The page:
Saro-Wiwa insisted he was framed because of his opposition to Nigeria’s military dictator Sani Abacha, and the oil industry, which accounted for about 80 per cent of the country’s foreign income.
Several newspapers reported that only hours after the government upheld the death sentences, nine coffins were moved to the Port Harcourt prison. The junta apparently wanted the executions to take place immediately but later found that Port Harcourt, which had held no executions since Nigeria’s independence from Britain in 1960, did not have the equipment for hangings.
Executioners were subsequently flown in from the northern Muslim city of Sokoto. They took rooms in a hotel and awaited their task.
At daybreak on November 10, 1995, Saro-Wiwa and his eight companions were roused from their cells at the army camp where they had been held since their convictions. They were told they were being taken to the Port Harcourt prison, on the purported grounds that there was reason to suspect the army camp might be attacked by Ogoni youths.
Once inside the prison, the nine men were herded into one room and shackles were placed on their wrists and ankles. They were then led out, one after the other, beginning with Saro-Wiwa. After the executions, the bodies were taken under armed guard to the public cemetery about 3.15 p.m. Relatives were not allowed to visit the graves.
In a written response to questions from a magazine that were smuggled out of his prison cell before his death, Saro-Wiwa said that he did not fear being executed. “I expect it,” he said. “The men we are dealing with are mindless, Stone Age dictators addicted to blood. [Nigeria’s rulers] have been responsible for the African nightmare, afraid as they are of ideas and men of ideas. They are daylight robbers who kill for money,” Saro-Wiwi wrote.
It reportedly took five attempts to hang Saro-Wiwa before the Nigerian writer spoke his last words and his body went limp. “Lord take my soul, but the struggle continues,” were the anti-government activist’s final words before he died blindfolded and dangling from a rope. According to the Lagos daily AM News, the hangmen made four attempts before finally killing Saro-Wiwa on the fifth one. At one point Saro- Wiwa asked: “Why are you people treating me like this? Which type of country is this?”
Their execution led to Nigeria’s suspension from the Commonwealth of Nations, which lasted for over three years.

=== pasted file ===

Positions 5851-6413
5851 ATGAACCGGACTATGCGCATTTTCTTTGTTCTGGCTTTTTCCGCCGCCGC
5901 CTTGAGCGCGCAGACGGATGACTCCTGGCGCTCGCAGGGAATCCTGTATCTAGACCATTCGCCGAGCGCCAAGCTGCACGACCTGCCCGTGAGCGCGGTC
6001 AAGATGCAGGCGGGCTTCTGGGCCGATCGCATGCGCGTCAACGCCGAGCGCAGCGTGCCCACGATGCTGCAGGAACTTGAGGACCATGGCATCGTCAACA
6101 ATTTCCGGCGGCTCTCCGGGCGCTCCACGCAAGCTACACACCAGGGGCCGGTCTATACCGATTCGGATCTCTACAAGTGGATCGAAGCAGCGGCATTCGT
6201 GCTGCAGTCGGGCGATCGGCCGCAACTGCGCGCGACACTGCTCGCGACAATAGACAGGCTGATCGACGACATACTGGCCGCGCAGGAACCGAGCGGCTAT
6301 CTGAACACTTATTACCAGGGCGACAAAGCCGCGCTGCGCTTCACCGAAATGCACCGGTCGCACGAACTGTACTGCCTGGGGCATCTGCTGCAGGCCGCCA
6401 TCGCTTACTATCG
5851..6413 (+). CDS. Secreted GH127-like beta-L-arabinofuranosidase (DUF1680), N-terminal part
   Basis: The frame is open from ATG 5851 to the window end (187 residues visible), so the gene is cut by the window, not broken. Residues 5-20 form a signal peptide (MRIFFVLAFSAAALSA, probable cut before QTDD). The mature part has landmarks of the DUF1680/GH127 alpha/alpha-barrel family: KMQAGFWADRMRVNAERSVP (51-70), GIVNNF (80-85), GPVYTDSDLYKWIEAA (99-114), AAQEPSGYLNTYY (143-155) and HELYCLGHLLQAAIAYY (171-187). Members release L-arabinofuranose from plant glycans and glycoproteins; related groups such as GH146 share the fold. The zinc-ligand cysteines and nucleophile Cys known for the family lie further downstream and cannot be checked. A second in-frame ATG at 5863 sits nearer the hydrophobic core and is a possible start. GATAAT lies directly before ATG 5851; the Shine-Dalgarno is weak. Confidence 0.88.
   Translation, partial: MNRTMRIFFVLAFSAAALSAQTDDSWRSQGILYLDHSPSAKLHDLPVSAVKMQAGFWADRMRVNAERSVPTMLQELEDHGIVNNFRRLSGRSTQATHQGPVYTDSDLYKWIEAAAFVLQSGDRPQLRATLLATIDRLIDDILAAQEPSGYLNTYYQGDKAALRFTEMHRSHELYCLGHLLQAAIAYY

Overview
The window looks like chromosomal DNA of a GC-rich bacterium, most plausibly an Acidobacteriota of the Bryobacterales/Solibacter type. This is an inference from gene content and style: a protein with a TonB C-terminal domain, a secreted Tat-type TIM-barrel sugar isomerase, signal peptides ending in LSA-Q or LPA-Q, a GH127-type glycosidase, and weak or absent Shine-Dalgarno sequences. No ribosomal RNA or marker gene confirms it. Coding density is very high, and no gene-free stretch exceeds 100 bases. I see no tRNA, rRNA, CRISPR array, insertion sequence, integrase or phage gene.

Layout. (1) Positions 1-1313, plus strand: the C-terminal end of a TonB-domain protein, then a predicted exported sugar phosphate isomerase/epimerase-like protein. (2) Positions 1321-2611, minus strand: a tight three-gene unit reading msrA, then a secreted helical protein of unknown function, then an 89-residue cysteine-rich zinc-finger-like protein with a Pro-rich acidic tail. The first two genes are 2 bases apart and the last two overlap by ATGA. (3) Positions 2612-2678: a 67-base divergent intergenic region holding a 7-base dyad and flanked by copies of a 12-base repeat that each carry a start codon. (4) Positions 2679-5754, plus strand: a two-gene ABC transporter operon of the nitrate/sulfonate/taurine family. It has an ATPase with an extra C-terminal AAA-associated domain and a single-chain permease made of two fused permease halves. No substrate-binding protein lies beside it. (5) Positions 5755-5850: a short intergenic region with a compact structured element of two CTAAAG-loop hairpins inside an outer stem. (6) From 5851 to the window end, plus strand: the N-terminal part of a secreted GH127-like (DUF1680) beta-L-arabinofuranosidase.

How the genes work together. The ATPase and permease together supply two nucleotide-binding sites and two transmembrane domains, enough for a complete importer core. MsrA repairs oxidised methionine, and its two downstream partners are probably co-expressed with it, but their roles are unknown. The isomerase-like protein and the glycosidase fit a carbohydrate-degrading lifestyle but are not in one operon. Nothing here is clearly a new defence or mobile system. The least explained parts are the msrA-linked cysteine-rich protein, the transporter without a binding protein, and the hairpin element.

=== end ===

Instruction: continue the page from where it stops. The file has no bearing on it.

The Royal Dutch Shell and Brian Anderson, head of its Nigeria Operations, were believed to have connived with the military government on Saro-Wiwa’s trial and execution.
The company denied the allegations, despite testimonies stating otherwise, and it agreed a $15.5 million out-of-court settlement in favour of the families of the victims in 2009, saying however that the payment was not a concession of guilt, but a gesture for peace.
The cases were brought under the Alien Tort Statute, a 1789 statute giving non-U.S. citizens the right to file suits in U.S. courts for international human rights violations; and the Torture Victim Protection Act, which allows individuals to seek damages in the U.S. for torture or extrajudicial killing, regardless of where the violations take place.
A United Nations report titled “UNEP Environmental Assessment of Ogoniland” and submitted to the Federal Government showed how 50 years of crude oil operations in Ogoniland had caused severe environmental pollution to the Rivers State community.
Part of the observations of the UNEP scientific assessment was the presence of benzene in wells in Nisisioken Ogale area of Ogoni at a level over 900 per cent higher than the accepted World Health Organisation guidelines.
The report also made recommendations for the immediate clean-up of the community with a takeoff fund termed “Environmental Restoration Fund for Ogoniland,’ with an initial sum of $1billion to be contributed by Shell Petroleum Development Company, the Nigerian Government, and other oil companies operating in Ogoniland.
Abacha died of a reported heart attack three years after orchestrating Saro-Wiwa’s execution but it was believed he was poisoned. (Adapted)